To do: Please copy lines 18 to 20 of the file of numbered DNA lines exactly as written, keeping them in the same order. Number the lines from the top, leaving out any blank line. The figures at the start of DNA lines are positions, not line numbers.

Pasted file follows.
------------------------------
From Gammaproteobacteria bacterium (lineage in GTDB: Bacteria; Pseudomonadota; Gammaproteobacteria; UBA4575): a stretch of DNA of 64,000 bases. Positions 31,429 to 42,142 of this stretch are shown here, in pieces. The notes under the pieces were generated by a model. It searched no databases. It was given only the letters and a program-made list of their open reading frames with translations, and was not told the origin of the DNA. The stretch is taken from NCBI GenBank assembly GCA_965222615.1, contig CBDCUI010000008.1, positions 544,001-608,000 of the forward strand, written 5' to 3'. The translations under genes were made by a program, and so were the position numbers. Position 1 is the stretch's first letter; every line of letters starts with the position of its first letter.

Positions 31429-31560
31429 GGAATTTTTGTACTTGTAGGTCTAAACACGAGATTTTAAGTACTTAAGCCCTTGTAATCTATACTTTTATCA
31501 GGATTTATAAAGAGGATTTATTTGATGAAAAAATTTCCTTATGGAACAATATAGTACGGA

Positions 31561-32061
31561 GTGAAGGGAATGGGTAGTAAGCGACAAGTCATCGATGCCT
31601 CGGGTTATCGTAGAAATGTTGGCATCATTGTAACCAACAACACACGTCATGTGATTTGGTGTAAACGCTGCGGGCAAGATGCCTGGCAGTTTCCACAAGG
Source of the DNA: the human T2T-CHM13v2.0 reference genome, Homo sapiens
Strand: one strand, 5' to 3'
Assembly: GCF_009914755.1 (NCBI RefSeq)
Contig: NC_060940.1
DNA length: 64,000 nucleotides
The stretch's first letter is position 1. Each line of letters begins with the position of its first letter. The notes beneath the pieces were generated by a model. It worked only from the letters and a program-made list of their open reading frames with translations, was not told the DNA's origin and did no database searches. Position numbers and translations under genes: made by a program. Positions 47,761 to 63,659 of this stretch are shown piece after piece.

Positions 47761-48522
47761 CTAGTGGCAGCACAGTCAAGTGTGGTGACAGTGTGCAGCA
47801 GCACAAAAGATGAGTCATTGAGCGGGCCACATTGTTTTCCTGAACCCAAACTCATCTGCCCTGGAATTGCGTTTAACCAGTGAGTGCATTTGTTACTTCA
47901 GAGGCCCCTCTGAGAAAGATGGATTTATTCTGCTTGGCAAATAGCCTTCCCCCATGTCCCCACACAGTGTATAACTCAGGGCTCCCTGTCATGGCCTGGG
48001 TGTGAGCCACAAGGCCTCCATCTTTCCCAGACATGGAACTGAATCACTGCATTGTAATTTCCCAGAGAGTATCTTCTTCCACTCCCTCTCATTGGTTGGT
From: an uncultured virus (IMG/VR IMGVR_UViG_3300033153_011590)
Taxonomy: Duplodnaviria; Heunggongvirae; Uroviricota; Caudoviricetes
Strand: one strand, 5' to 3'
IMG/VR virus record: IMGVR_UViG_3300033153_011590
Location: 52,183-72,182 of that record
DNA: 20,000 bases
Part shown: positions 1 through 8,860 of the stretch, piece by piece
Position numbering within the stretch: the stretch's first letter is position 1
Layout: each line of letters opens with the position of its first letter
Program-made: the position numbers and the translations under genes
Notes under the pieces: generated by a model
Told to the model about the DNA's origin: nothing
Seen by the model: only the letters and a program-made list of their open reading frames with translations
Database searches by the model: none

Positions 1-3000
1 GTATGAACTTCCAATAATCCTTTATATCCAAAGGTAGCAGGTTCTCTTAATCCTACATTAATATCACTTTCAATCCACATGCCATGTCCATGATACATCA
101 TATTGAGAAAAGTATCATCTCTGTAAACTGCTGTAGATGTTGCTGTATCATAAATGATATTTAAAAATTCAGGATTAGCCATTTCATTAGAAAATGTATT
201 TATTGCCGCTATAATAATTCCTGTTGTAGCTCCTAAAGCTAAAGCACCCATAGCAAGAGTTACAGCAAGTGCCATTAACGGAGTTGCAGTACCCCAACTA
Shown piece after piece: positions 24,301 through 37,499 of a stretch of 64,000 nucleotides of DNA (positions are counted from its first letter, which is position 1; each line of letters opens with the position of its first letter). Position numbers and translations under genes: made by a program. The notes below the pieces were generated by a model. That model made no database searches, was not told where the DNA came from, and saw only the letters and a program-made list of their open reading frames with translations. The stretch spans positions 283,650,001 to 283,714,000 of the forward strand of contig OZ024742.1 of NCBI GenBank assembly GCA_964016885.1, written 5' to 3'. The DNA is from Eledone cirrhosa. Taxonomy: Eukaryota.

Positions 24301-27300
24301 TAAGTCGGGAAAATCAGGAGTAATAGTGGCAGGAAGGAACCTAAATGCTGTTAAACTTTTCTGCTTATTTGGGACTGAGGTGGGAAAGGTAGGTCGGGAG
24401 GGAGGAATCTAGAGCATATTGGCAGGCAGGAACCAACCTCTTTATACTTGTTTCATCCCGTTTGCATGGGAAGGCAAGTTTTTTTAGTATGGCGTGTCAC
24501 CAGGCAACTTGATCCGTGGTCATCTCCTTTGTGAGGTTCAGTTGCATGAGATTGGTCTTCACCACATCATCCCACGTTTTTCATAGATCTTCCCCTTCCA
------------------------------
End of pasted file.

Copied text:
48001 TGTGAGCCACAAGGCCTCCATCTTTCCCAGACATGGAACTGAATCACTGCATTGTAATTTCCCAGAGAGTATCTTCTTCCACTCCCTCTCATTGGTTGGT
From: an uncultured virus (IMG/VR IMGVR_UViG_3300033153_011590)
Taxonomy: Duplodnaviria; Heunggongvirae; Uroviricota; Caudoviricetes